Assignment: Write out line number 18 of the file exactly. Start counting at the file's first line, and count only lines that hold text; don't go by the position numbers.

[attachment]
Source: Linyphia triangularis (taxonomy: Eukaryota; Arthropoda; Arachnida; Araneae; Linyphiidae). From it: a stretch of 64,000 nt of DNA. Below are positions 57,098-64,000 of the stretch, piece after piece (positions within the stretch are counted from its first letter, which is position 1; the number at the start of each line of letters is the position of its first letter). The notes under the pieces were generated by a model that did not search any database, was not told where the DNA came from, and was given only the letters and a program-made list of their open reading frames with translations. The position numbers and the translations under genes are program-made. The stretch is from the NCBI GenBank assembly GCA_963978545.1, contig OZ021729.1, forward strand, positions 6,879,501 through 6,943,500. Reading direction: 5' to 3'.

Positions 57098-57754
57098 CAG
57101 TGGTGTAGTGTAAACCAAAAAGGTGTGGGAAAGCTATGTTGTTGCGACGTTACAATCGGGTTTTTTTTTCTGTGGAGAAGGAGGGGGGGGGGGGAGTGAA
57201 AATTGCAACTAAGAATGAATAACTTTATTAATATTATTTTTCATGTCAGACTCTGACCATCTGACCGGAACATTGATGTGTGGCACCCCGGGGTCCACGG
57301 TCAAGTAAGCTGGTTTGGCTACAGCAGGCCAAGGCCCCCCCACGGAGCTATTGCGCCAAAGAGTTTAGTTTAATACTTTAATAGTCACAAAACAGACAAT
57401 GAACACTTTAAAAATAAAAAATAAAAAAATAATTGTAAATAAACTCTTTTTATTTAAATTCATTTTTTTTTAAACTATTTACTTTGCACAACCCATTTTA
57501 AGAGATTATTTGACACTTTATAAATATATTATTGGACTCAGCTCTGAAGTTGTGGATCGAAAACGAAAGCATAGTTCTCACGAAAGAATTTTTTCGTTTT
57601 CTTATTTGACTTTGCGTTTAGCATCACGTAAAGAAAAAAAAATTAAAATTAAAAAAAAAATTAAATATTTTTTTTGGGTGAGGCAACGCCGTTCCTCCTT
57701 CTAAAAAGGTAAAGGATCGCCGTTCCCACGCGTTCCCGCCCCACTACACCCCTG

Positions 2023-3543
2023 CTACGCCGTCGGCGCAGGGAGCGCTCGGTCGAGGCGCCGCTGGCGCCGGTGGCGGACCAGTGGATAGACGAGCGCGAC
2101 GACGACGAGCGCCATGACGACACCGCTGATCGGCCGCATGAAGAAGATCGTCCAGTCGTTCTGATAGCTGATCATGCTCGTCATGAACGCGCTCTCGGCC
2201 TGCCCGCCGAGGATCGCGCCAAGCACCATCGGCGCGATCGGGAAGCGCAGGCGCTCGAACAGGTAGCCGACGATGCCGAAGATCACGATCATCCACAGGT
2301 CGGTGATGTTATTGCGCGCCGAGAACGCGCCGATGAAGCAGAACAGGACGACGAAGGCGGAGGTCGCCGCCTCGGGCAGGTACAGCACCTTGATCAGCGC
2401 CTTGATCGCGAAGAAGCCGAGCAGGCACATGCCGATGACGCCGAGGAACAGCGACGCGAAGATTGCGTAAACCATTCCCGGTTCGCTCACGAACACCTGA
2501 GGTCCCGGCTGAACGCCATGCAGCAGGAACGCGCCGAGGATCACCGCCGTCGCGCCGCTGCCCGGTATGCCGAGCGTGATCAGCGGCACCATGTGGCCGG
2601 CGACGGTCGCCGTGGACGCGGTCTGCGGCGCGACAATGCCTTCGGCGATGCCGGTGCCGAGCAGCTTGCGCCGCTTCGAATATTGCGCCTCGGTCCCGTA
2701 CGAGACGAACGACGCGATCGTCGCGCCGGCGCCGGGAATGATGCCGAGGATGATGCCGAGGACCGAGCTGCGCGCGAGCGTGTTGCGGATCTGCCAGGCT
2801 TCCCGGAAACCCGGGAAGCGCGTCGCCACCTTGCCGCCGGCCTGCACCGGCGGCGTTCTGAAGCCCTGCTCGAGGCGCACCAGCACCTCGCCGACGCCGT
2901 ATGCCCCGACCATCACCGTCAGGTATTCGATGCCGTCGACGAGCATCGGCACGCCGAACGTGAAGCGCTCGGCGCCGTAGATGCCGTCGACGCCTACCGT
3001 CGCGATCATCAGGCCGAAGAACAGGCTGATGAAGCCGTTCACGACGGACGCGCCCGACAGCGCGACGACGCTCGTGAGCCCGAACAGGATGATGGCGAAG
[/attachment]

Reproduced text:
2601 CGACGGTCGCCGTGGACGCGGTCTGCGGCGCGACAATGCCTTCGGCGATGCCGGTGCCGAGCAGCTTGCGCCGCTTCGAATATTGCGCCTCGGTCCCGTA